Taking a Look Under the Hood at Graham Holdings Company (GHC) Shares

Shares of Graham Holdings Company (GHC) touched a high of 704.01 and dipped down to a low of 695.42 before settling at 697.17 in the most recent session. The stock has experienced bearish momentum as it’s ATR or Average True Range has dipped consistently over the past 10 sessions.

Stock market knowledge can be highly powerful. Successful investors are often highly knowledgeable and have put in the appropriate amount of time to become this way. Proper stock market knowledge may take a long time to acquire. Investors may spend countless hours trying to get an edge, and they may still feel like they are swimming upstream. Preparation and common sense can be highly important when trying to stay on top of the equity market. These days, there is no shortage of information for investors to get their hands on. The challenge then becomes how best to use the information at hand in order to develop knowledge that will help drive profits higher.

When focusing on technical stock analysis, traders and investors may choose to also study the ATR or Average True Range. The present 14-day ATR for Graham Holdings Company (GHC) is currently standing at 12.71. The ATR basically measures the volatility of a stock on a day-to-day basis. The average true range is typically based on 14 periods and may be calculated daily, weekly, monthly, or intraday. The ATR is not considered a directional indicator, but it may reflect the strength of a particular move.

Currently, the 14-day ADX for Graham Holdings Company (GHC) is sitting at 10.71. Generally speaking, an ADX value from 0-25 would indicate an absent or weak trend. A value of 25-50 would support a strong trend. A value of 50-75 would identify a very strong trend, and a value of 75-100 would lead to an extremely strong trend. ADX is used to gauge trend strength but not trend direction. Traders often add the Plus Directional Indicator (+DI) and Minus Directional Indicator (-DI) to identify the direction of a trend.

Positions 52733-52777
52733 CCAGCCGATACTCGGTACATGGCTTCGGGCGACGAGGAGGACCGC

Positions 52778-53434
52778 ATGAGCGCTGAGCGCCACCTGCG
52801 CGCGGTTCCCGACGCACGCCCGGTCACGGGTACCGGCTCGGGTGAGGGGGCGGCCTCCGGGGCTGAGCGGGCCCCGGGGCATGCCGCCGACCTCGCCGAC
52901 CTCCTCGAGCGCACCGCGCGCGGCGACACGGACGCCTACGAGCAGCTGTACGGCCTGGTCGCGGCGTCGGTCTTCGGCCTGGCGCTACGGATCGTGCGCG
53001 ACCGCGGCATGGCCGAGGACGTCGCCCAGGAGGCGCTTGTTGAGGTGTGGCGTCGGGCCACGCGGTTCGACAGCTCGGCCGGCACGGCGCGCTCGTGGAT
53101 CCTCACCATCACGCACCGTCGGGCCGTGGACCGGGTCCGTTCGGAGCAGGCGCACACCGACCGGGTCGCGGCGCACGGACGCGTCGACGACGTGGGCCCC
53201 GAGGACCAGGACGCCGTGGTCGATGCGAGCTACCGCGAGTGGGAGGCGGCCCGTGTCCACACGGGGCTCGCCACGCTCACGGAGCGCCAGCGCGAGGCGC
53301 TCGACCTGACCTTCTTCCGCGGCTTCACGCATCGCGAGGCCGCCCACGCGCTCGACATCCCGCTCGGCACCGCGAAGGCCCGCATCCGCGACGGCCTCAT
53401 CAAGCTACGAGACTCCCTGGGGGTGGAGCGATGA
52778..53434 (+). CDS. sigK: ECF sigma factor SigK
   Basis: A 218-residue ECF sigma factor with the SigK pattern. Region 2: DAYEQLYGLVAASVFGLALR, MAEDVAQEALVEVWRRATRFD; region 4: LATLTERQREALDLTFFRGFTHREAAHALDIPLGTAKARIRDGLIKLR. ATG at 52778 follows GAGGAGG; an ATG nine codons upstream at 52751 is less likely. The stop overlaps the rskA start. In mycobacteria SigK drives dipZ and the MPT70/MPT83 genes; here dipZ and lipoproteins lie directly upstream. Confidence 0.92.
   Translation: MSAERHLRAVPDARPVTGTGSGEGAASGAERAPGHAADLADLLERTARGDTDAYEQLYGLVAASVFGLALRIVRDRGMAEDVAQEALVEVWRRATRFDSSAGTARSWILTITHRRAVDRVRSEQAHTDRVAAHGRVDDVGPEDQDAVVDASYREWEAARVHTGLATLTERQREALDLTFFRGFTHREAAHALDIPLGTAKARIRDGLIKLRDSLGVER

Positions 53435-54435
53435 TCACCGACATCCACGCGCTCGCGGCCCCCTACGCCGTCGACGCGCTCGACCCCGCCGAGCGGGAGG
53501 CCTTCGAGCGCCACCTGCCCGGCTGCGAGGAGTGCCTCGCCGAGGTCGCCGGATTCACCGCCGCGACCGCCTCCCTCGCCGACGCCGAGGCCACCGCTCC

Checking in on some other technical levels, the 14-day RSI is currently at 45.20, the 7-day stands at 43.33, and the 3-day is sitting at 35.49. Many investors look to the Relative Strength Index (RSI) reading of a particular stock to help identify overbought/oversold conditions. The RSI was developed by J. Welles Wilder in the late 1970’s. Wilder laid out the foundation for future technical analysts to further investigate the RSI and its relationship to underlying price movements. Since its inception, RSI has remained very popular with traders and investors. Other technical analysts have built upon the work of Wilder. The 14-day RSI is still a widely popular choice among technical stock analysts.

Investors may be watching other technical indicators such as the Williams Percent Range or Williams %R. The Williams %R is a momentum indicator that helps measure oversold and overbought levels. This indicator compares the closing price of a stock in relation to the highs and lows over a certain time period. A common look back period is 14 days. Graham Holdings Company (GHC)’s Williams %R presently stands at -55.96. The Williams %R oscillates in a range from 0 to -100. A reading between 0 and -20 would indicate an overbought situation. A reading from -80 to -100 would indicate an oversold situation.

Taking a closer look from a technical standpoint, Graham Holdings Company (GHC) presently has a 14-day Commodity Channel Index (CCI) of -12.68. Typically, the CCI oscillates above and below a zero line. Normal oscillations tend to stay in the range of -100 to +100. A CCI reading of +100 may represent overbought conditions, while readings near -100 may indicate oversold territory. Although the CCI indicator was developed for commodities, it has become a popular tool for equity evaluation as well.

Stock market knowledge can be highly powerful. Successful investors are often highly knowledgeable and have put in the appropriate amount of time to become this way. Proper stock market knowledge may take a long time to acquire. Investors may spend countless hours trying to get an edge, and they may still feel like they are swimming upstream. Preparation and common sense can be highly important when trying to stay on top of the equity market. These days, there is no shortage of information for investors to get their hands on. The challenge then becomes how best to use the information at hand in order to develop knowledge that will help drive profits higher.